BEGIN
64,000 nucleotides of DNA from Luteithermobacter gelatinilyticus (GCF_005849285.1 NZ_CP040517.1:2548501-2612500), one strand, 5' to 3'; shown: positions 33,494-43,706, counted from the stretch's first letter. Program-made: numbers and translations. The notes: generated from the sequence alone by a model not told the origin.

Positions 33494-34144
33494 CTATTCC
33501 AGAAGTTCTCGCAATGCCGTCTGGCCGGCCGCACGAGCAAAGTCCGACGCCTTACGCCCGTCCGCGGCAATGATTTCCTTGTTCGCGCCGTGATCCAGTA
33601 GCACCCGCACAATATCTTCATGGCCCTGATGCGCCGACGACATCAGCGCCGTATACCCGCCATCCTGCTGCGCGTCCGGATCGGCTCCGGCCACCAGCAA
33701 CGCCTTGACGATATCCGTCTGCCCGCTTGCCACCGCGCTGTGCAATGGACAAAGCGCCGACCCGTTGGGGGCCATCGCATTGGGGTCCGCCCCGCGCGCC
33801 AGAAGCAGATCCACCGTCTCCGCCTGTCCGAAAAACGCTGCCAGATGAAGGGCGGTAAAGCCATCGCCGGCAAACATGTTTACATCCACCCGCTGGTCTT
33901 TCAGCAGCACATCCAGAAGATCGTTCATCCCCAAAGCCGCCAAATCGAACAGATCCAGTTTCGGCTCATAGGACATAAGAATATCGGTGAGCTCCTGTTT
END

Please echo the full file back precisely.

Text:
64,000 nucleotides of DNA from Luteithermobacter gelatinilyticus (GCF_005849285.1 NZ_CP040517.1:2548501-2612500), one strand, 5' to 3'; shown: positions 33,494-43,706, counted from the stretch's first letter. Program-made: numbers and translations. The notes: generated from the sequence alone by a model not told the origin.

Positions 33494-34144
33494 CTATTCC
33501 AGAAGTTCTCGCAATGCCGTCTGGCCGGCCGCACGAGCAAAGTCCGACGCCTTACGCCCGTCCGCGGCAATGATTTCCTTGTTCGCGCCGTGATCCAGTA
33601 GCACCCGCACAATATCTTCATGGCCCTGATGCGCCGACGACATCAGCGCCGTATACCCGCCATCCTGCTGCGCGTCCGGATCGGCTCCGGCCACCAGCAA
33701 CGCCTTGACGATATCCGTCTGCCCGCTTGCCACCGCGCTGTGCAATGGACAAAGCGCCGACCCGTTGGGGGCCATCGCATTGGGGTCCGCCCCGCGCGCC
33801 AGAAGCAGATCCACCGTCTCCGCCTGTCCGAAAAACGCTGCCAGATGAAGGGCGGTAAAGCCATCGCCGGCAAACATGTTTACATCCACCCGCTGGTCTT
33901 TCAGCAGCACATCCAGAAGATCGTTCATCCCCAAAGCCGCCAAATCGAACAGATCCAGTTTCGGCTCATAGGACATAAGAATATCGGTGAGCTCCTGTTT